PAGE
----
How to refinance
The primary reason people choose to refinance their home mortgages is because of low mortgage interest rates. However, before refinancing, they should be aware that sometimes they may end up paying more, not less, for a mortgage because lenders charge new types of fees, and loan arrangements can be complex.
When to refinance
If you’re planning to live in the house for more than five years and don’t expect a significant increase in your salary (cost of living increase or slightly more), moving from a higher interest rate to a lower one or changing from an adjustable interest rate to a fixed-interest-rate mortgage could be worth considering. The most popular mortgages are conventional fixed-rate 15 to 30 year loans.
For homeowners who aren’t planning to stay in their homes for more than five years or who can look forward to big salary increases, spending the money to refinance may not be the wisest choice.
Adjustable rate mortgages (ARMs)
If you are buying a home and do not plan to stay in the home for more than five years, you might want to consider an adjustable-interest-rate mortgage.
First-year payments on ARMs are generally much lower than conventional fixed-rate mortgages, as long as interest rates stay down. The fear that interest rates could rise, causing your monthly mortgage payments to rise, can be partially offset by taking an adjustable rate mortgage with annual and overall limits on interest rate increases. The most common interest rate limit offered by mortgage lenders is 2 percent annually with a maximum of 5 percent over the life of the ARM.
If you choose an ARM, make sure the limits are in writing and are spelled out clearly in the mortgage contract. In addition, check to see if there’s an interest floor. Some ARMs do not decrease if interest rates drop. Before signing the agreement, be sure mortgage rates will be reduced if interest rates drop.
Before refinancing, figure out exactly how much it is going to cost you. The advertised interest rate seldom tells the whole story. Additional charges and fees can raise the cost of refinancing to as much as 20 percent.
The biggest refinancing expense is prepaid interest, called discount points. It’s typical for discount points to be 1 to 3 percent of the requested loan amount, but they can go as high as 10 percent. When comparing interest rates, always include this cost. A low-interest loan with high points can easily cost more than a higher-interest-rate loan with lower points. Ideally, refinancing would cost 0 points.
The mortgage company’s refinancing fees can also be expensive. Some lenders charge a flat $250 to $700 for an application fee; others charge a percentage. Those that charge a percent of the loan generally charge between 2 and 4 percent. Therefore, a 2 percent application fee for a $100,000 loan would be $2,000. If the fee is nonrefundable, you stand to lose a substantial amount of money if the mortgage refinancing isn’t approved. In addition, closing costs can vary dramatically from one lender to another. Generally, lenders who charge closing costs charge from 2 to 10 percent of the value of the loan. If at all possible, do not roll these fees into the loan. By doing so, you will be paying for them over the duration of the loan. Pay for these fees out-of-pocket.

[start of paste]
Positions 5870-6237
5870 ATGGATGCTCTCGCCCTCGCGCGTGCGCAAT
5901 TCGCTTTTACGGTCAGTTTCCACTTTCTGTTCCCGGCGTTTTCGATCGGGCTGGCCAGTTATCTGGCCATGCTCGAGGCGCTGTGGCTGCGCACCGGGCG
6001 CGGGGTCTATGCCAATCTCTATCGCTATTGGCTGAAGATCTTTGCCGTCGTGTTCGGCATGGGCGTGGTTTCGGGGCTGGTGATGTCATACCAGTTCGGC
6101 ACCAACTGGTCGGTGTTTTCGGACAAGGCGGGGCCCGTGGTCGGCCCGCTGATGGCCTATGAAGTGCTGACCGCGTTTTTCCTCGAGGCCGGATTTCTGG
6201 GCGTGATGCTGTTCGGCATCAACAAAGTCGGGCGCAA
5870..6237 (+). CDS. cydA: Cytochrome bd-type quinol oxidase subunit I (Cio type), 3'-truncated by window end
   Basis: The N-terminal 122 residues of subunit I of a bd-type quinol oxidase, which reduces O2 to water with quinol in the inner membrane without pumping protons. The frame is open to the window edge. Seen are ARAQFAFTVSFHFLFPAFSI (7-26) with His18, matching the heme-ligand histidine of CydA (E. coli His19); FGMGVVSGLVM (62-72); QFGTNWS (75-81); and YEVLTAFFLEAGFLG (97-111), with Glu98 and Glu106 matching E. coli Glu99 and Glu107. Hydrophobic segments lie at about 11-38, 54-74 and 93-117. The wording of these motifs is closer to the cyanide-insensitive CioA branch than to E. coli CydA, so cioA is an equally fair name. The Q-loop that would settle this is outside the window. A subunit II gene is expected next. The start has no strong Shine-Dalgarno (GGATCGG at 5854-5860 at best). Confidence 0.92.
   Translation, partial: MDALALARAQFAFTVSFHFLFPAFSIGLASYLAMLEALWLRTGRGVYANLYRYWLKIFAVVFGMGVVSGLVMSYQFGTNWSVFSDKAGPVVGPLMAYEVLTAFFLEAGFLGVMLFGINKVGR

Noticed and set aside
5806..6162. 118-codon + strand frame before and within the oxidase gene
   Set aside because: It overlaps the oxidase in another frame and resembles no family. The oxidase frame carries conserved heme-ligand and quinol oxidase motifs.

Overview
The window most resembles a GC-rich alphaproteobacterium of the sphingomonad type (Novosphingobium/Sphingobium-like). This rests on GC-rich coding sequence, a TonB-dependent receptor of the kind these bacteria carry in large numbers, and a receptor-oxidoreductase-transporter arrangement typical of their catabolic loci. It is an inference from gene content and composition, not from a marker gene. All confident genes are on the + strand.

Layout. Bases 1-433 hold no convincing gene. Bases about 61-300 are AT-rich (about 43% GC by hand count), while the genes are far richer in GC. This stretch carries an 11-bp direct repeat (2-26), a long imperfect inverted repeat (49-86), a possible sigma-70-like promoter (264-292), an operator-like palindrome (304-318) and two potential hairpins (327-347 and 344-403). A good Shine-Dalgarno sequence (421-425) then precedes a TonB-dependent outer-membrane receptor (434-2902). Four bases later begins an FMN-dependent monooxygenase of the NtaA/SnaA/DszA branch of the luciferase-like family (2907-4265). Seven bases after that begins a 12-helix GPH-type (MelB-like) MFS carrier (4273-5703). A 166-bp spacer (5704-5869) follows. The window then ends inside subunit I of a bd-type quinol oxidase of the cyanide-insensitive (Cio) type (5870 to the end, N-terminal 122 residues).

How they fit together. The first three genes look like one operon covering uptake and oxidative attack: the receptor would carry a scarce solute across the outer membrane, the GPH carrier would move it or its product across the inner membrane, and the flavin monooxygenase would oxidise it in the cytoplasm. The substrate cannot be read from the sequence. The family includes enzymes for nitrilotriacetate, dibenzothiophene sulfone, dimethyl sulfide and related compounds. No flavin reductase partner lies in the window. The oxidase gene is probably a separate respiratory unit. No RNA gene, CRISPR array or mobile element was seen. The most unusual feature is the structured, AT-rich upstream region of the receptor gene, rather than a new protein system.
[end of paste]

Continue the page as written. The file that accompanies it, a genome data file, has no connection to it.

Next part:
More refinancing cautions
There are four primary issues about which you should get clarification before you agree to a refinancing contract.
1. Negative amortization of an adjustable loan can be devastating when you decide to sell the house. If your mortgage rates remain fixed but the interest rate rises, less of your monthly payment is used to pay off the principal. If rates rise a lot, the higher interest due is added to the principal. Then, when the house is sold, you might end up owing the mortgage company more than what was originally borrowed.
2. Change in mortgage collection company. If your mortgage company sells your loan to another lender, there’s a chance the new company will send a payment book automatically. So, you begin making payments to your new lender, instead of the originator of the loan. However, be sure the originator has “signed-off” or else you may be perceived as defaulting on the original loan. If you see any change in your mortgage processing, contact your originator immediately for an explanation in writing.
3. Private mortgage insurance. This insurance is generally required only when down payments of less than 20 percent are made on the property. Charges for this insurance are usually .5 to 2 percent initially and then .33 to 2 percent annually. To prevent this expense, be sure you are refinancing 80 percent or less of the appraised value of the house.
4. Prepayment penalties. This expense will show up when you sell your home. A prepayment penalty means that when you sell you will have to pay three to six months worth of interest before the deal is closed. If you have a prepayment penalty in your refinancing agreement and move in five years or less, all of your profits from the sale of the house could be dissolved by a prepayment penalty.
As interest rates continue to fall, many homeowners are becoming anxious to refinance their home mortgages in order to capitalize on the interest savings. However, before finalizing any refinancing agreement, be sure you know the total amount that you will be paying for the refinancing, how much the new mortgage will cost you monthly, and how much it will cost over the length of the loan.
Originally posted 10/26/2012.